## Waveguide junction¶

Finally, we repeat the simulation, but this time introduce a much bigger waveguide in the second half of the domain.

```
[14]:
```

```
# Output waveguide
wgout_width = 1.4
waveguide_out = td.Box(
center=[2, 0, wg_height/2],
size=[4, wgout_width, wg_height],
material=mat_wg)
```

```
[15]:
```

```
sim = td.Simulation(size=sim_size,
resolution=resolution,
structures=[waveguide, waveguide_out, substrate],
sources=[msource],
monitors=[freq_mnt, mode_mnt],
run_time=run_time,
pml_layers=[Npml]*3)
fig = plt.figure(figsize=(12, 4))
gs = mpl.gridspec.GridSpec(1, 2, figure=fig, width_ratios=[2, 1])
ax1 = fig.add_subplot(gs[0, 0])
ax2 = fig.add_subplot(gs[0, 1])
sim.viz_eps_2D(normal='z', position=wg_height/2, ax=ax1);
sim.viz_eps_2D(normal='x', ax=ax2);
```

```
Initializing simulation...
Mesh step (micron): [3.12e-02, 3.12e-02, 3.12e-02].
Simulation domain in number of grid points: [190, 158, 94].
Total number of computational grid points: 2.82e+06.
Total number of time steps: 19092.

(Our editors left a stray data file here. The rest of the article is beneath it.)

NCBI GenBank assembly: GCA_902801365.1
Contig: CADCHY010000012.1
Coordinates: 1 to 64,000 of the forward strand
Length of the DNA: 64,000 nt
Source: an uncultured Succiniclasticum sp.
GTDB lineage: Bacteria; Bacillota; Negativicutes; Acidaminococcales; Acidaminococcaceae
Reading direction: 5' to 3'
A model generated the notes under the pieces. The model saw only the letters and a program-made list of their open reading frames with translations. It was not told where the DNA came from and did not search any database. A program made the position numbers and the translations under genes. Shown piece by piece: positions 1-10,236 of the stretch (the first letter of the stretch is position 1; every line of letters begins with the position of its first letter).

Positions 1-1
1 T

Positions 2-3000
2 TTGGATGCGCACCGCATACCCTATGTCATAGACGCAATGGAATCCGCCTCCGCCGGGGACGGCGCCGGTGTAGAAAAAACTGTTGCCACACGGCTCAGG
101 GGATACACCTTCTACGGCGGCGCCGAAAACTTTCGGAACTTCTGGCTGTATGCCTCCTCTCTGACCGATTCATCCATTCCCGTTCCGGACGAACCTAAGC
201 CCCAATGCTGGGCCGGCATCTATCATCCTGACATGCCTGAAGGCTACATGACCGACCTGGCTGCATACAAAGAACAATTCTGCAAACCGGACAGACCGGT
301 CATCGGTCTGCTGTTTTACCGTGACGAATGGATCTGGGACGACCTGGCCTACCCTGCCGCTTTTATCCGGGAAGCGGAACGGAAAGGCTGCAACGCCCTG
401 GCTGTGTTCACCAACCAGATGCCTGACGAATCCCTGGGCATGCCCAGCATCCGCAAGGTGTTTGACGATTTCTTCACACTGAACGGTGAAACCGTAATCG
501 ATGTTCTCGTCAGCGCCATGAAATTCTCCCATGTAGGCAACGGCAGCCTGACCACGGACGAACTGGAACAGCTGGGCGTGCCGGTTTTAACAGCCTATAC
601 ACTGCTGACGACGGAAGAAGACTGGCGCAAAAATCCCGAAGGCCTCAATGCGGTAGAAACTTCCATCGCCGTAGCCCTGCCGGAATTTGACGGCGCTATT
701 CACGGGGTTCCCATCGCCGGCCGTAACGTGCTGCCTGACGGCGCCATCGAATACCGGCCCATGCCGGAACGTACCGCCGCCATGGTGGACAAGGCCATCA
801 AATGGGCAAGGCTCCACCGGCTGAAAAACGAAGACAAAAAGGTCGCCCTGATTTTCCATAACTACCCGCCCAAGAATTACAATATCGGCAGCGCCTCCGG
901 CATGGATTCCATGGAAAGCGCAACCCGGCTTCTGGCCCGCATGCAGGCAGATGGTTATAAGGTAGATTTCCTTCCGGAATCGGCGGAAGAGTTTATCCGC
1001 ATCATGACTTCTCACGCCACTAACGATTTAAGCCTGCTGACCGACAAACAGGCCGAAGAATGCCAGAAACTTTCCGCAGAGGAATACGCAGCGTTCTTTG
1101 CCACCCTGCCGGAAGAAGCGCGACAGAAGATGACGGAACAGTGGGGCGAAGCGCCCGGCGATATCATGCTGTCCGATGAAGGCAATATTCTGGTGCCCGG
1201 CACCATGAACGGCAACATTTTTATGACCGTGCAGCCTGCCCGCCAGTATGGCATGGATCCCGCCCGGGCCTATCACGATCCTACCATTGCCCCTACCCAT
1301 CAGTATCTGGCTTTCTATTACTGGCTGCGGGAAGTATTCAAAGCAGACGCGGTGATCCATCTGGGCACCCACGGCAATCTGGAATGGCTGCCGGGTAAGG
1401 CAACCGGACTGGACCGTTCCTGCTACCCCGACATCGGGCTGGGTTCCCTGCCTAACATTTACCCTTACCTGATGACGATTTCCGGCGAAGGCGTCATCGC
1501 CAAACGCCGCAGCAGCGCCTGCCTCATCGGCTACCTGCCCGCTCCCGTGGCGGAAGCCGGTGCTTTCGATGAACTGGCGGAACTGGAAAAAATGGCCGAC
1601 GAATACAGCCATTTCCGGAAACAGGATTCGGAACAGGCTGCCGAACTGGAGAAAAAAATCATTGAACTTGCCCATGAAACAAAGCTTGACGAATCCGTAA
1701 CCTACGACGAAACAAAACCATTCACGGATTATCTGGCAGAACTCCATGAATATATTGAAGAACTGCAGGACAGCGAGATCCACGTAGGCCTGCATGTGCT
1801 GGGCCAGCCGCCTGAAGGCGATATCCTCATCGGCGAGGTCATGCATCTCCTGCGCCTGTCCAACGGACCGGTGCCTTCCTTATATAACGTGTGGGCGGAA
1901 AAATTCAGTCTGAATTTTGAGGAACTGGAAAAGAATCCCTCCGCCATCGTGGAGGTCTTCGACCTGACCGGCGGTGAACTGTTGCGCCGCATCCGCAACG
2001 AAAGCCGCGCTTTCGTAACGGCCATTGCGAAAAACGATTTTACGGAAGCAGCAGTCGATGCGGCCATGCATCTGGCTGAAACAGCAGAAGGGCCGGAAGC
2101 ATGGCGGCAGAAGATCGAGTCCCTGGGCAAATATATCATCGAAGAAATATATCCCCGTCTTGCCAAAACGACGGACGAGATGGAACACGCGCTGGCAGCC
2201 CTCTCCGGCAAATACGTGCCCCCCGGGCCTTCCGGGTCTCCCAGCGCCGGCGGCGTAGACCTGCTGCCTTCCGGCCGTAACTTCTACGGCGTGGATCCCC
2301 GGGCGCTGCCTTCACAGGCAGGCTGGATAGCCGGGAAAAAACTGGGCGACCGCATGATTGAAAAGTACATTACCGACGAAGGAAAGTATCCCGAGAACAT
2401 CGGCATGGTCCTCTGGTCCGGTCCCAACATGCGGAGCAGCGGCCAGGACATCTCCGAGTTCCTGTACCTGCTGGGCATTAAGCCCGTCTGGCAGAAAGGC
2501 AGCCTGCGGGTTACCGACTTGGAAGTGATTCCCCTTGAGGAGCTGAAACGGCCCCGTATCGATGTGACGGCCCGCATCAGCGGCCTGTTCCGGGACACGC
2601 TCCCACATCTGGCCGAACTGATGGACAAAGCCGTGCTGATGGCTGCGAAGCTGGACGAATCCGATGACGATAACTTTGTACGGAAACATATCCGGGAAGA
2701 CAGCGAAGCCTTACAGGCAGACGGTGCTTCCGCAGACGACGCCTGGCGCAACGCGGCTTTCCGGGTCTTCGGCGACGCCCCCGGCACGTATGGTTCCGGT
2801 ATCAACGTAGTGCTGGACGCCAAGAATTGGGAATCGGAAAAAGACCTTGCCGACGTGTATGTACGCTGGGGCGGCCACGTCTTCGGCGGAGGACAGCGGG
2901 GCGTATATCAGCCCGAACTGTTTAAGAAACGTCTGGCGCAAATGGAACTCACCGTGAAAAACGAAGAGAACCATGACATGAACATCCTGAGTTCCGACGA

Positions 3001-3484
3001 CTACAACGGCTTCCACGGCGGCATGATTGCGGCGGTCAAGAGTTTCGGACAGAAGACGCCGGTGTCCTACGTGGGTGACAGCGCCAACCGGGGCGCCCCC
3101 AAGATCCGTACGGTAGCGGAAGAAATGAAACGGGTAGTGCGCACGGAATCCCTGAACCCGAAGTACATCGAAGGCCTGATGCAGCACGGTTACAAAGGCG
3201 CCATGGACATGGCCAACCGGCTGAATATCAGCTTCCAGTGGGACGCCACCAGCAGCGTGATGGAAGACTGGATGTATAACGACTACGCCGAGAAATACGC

Estimated data size (GB) of monitor monitor: 0.0014.
Estimated data size (GB) of monitor monitor_1: 0.0248.
```

```
[15]:
```

```
<AxesSubplot:title={'center':'yz-plane at x=0.00e+00um'}, xlabel='y (um)', ylabel='z (um)'>
```

We set the same mode source in the original waveguide, but we need to recompute the modes at the monitor location.

```
[16]:
```

```
# We need to set the source mode index, but we don't need to re-compute the mode
sim.set_mode(msource, mode_ind= 0)
# Run and load the results
project = web.new_project(sim.export(), task_name='Waveguide')
web.monitor_project(project['taskId'])
web.download_results(project['taskId'], target_folder='output/')
sim.load_results('output/monitor_data.hdf5')
```

```
Mode set, recommend verifying using viz_modes.
Uploading the json file...
Project 'Waveguide-16c23defd4578368' status: success...